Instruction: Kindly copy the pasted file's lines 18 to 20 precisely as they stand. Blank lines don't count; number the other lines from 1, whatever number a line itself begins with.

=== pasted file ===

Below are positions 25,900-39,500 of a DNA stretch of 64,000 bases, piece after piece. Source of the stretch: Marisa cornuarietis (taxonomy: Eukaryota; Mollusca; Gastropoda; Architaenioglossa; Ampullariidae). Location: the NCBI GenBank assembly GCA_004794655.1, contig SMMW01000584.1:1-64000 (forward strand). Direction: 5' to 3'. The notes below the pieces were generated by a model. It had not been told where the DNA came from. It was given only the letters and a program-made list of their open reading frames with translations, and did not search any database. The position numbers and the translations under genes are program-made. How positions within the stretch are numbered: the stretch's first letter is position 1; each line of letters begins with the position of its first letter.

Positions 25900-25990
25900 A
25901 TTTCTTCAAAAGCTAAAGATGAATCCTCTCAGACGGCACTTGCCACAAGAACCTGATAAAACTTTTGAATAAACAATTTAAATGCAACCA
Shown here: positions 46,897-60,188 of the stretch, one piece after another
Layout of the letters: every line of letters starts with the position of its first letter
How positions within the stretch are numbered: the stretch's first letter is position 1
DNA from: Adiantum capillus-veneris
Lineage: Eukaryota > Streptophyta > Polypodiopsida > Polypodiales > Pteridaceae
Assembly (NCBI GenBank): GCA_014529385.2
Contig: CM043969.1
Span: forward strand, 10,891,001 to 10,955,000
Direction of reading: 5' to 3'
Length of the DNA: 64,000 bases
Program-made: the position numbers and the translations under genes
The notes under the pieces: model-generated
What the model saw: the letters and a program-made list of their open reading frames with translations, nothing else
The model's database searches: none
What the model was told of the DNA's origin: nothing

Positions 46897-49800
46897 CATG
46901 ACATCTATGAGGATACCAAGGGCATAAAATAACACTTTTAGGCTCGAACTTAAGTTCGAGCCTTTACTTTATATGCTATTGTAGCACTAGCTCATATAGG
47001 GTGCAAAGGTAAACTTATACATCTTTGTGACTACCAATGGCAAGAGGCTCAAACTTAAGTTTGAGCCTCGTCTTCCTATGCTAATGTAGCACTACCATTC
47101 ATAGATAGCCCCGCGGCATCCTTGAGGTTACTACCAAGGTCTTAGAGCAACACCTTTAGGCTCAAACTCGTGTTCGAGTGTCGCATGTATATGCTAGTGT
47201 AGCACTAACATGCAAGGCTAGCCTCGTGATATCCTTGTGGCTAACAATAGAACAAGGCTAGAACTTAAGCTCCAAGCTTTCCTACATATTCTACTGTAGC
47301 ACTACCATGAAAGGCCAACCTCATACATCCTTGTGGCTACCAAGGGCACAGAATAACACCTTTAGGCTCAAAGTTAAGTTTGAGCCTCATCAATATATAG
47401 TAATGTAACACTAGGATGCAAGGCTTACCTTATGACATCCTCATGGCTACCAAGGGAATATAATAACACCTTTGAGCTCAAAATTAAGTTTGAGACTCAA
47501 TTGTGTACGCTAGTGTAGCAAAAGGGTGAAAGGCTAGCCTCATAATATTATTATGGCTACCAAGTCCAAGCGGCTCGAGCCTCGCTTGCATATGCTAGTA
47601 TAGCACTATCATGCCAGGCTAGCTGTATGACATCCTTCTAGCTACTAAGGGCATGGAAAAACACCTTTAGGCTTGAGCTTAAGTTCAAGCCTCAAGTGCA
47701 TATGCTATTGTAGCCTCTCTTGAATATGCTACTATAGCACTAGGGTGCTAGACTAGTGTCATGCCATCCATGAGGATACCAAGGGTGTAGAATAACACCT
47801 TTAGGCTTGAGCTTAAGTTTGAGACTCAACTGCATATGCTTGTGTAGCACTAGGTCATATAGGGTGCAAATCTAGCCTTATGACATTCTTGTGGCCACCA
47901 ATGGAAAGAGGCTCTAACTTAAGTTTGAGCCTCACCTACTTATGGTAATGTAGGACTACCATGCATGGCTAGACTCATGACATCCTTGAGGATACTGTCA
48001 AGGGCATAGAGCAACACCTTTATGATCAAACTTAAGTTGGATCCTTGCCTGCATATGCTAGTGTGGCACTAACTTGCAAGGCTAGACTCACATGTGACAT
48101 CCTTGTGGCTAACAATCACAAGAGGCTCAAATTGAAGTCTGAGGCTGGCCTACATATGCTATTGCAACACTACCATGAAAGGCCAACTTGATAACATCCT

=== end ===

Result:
The model's database searches: none
What the model was told of the DNA's origin: nothing

Positions 46897-49800